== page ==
He did seem genuinely upset. (I was actually on the floor when he was talking, and you could feel the tension in the room.) He did quote Bush accurately. And he does have a point. The main problem with the new Bush criticism of the Democrats, which referred to the debate over homeland security, not over Iraq, was its slippage from "more interested in special interests than in the security of the American people" to "more interested in special interests, and not interested in the security of the American people."

But I can't help thinking that the outrage is off point. I mean, what if the Democrats really were putting special interests in front of national security? What if the homeland security bill really was a sop to the unions that tied the President's hands? (I don't share that interpretation, but many do -- and I must say I don't find that to be an outrageous reading of the bill.) If that's the case, don't true believers have a responsibility to call them on it -- and in the process create what they believe is a better and stronger Homeland Security Department -- rather than dancing around the charge?


The War Against the War Against the War

We may have to go to war, but we'd better exhaust some other options (and quickly) first, if only to go through some very valuable motions. We'd better try something like coercive inspections. The worst thing that could happen after Gore's anti-war speech is for all of his (admittedly shrill and unfair) criticisms -- are all be dismissed as petty, partisan, and political. It's ashame that the Democrats have such awful messengers for some pretty important ideas. I'm reminded of Churchill's line: "The greatest lesson in life is to know that even fools are right sometimes."


The People Versus the Powerful

David Brooks nicely dissects the anti-war left in the new Weekly Standard, cutting to the quick of those who -- like the friend of mine I mentioned a week ago -- call Dick Cheney "terrifying" but prefer not to worry their pretty heads about the dangers posed by Saddam Hussein.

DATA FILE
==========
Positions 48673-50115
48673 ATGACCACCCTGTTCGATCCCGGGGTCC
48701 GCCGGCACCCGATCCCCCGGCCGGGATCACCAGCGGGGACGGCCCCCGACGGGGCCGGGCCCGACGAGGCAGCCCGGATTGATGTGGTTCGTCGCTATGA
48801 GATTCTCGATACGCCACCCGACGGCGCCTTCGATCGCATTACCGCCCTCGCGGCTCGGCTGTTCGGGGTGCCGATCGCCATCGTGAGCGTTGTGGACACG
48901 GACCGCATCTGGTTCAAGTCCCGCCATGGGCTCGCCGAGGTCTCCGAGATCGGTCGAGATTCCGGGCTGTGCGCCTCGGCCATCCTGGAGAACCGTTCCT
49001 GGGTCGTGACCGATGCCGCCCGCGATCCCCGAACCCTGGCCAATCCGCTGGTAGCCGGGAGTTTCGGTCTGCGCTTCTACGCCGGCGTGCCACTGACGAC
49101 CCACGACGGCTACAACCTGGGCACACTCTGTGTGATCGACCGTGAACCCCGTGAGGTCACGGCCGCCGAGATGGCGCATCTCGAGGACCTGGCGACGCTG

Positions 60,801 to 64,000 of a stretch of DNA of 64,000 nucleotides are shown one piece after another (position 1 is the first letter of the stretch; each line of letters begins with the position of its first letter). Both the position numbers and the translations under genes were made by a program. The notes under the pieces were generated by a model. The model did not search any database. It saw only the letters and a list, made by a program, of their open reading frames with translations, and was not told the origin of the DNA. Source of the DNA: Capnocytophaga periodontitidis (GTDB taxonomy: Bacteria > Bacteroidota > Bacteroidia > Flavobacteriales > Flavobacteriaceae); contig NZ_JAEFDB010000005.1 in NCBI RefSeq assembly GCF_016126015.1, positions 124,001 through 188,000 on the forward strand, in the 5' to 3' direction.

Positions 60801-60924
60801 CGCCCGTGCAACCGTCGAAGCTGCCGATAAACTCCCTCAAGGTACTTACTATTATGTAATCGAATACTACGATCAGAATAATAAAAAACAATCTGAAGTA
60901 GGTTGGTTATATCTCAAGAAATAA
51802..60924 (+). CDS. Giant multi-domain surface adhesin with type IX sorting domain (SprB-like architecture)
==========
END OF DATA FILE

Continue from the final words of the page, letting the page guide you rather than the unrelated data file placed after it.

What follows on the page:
This graph is especially good: "This is the dictionary definition of parochialism -- the inability to consider the larger global threats because one is consumed by one's immediate domestic hatreds. This parochialism takes many forms, but all the branches of the opposition to the war in Iraq have one thing in common: Iraq is never the issue. Something else is always the issue."

But it would be a mistake for people to lump all the war doubters into this camp, and many are doing exactly that. Many skeptics are trying legitimately, it seems to me, to weigh the risks of action against the risks of inaction, and it's unfair to belittle that effort, so long as it is intellectually honest.

The far left has made it clear they will always be suspicious of American power, no matter how it's exercised, and will always manufacture a perverted trust for the underdog -- and that includes anyone who we may ever view as a threat to us, since we're always favored, with points. The fair left -- and, for that matter, many on the right -- trust American power but fear that this war may be a headlong rush that could jeopardize the war against terrorism.

It bothers me that the right is trying to ridicule the entire notion of "making the case." What the hell is wrong with saying that a government that believes we need to go to war against a nation preemptorily, while the country is ostensibly at war against another set of combatants, has some articulating to do? It should go without saying that a case needs to be made.

And while the litany of Iraqi CBRN inspections violations over the last decade is pretty compelling -- a strong presentation of the dangers of inaction -- it doesn't quite do the job. The second thing Bush has to explain is why inspections won't work and will only offer false comfort, giving Saddam more time to scheme and turning much of the world against any decisive action. This shouldn't be that hard to do, but that doesn't mean the President can just skip that step.